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Part III Post-Authoritarian Reform: Ruptures, Conflict, and Managed Transitions, 8 Constitutional Reform Processes and Security Sector Reform: Principles for Practice: Iraq Case Study

Zaid al-Ali

From: Security Sector Reform in Constitutional Transitions

Edited By: Zoltan Barany, Sumit Bisarya, Sujit Choudhry, Richard Stacey

From: Oxford Constitutions (http://oxcon.ouplaw.com). (c) Oxford University Press, 2015. All Rights Reserved.date: 07 August 2020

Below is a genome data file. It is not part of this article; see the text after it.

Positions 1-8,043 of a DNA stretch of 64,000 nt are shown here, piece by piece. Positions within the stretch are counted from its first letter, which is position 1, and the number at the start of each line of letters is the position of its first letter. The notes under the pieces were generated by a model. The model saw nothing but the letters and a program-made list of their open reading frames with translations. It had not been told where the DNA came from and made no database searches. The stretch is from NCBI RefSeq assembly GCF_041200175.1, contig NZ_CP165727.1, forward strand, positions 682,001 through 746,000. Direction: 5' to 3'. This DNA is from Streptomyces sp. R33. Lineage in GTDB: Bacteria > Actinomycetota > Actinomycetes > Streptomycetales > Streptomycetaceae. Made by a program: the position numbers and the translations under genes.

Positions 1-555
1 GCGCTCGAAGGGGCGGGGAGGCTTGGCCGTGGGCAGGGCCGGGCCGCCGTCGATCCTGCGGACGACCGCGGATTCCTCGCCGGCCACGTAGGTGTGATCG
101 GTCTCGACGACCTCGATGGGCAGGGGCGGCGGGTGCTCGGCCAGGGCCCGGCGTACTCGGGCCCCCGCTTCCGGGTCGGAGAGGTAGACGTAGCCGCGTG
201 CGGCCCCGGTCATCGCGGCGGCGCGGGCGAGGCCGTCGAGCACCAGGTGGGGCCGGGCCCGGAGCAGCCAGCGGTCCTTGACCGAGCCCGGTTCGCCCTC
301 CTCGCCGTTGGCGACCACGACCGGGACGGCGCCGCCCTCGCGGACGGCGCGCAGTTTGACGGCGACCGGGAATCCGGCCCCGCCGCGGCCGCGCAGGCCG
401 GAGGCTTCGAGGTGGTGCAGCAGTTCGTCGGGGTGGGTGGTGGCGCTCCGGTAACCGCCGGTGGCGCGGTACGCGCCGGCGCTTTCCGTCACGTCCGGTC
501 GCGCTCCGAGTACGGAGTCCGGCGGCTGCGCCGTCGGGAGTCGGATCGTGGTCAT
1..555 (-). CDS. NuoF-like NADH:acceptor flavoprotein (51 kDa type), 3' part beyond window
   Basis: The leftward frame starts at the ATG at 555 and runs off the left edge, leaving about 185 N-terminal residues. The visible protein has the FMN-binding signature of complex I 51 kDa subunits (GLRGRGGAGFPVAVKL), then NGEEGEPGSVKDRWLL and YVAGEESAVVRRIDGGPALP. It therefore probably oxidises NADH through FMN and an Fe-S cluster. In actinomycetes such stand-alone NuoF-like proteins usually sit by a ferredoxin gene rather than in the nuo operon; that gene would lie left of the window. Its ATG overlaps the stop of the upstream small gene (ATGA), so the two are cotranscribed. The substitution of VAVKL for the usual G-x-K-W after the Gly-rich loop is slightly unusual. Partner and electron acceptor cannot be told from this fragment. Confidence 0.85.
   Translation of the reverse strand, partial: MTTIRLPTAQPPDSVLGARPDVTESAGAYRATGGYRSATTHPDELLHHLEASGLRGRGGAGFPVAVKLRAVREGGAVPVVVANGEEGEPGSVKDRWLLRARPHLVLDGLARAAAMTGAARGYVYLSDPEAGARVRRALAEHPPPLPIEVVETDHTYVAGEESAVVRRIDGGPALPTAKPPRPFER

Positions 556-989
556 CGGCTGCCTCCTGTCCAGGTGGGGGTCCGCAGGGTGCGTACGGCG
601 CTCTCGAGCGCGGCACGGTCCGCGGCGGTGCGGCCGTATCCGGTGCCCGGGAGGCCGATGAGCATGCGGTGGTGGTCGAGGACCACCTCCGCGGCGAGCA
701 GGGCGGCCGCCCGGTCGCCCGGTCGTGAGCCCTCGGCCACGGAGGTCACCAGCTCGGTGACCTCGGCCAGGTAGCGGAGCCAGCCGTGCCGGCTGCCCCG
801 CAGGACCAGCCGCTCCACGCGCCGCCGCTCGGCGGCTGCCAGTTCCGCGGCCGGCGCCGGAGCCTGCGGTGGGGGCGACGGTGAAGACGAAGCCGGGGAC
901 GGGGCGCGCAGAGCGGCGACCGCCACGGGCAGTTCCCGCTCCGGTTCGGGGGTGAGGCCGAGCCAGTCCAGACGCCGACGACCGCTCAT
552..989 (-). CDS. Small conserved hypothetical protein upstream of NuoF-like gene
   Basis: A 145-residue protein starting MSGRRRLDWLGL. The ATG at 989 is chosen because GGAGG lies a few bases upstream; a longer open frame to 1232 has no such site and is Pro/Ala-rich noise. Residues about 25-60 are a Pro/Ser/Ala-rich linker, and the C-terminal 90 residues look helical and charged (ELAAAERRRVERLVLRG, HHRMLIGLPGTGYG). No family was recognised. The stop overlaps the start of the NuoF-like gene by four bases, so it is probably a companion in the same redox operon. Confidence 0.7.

This chapter describes the security sector reform (SSR) in Iraq. Following a troubled history through much of the twentieth century, Iraq’s security forces quickly and easily accepted the principle of civilian oversight following the 2003 war. That principle was codified in a number of legal documents, most importantly in the 2005 Constitution. However, despite that important advance, Iraq today suffers from a number of important difficulties. The 2005 Constitution establishes a parliamentary system that leaves no one in overall charge, and that provides little guidance on how the security services should be administered. The result is a deeply dysfunctional security framework that lacks a governing philosophy and in which individual institutions generally do not cooperate with each other or share information. Hence, although Iraq’s security institutions all function under civilian control and oversight, the civilians in question are not representative and are not transparent in their activities.

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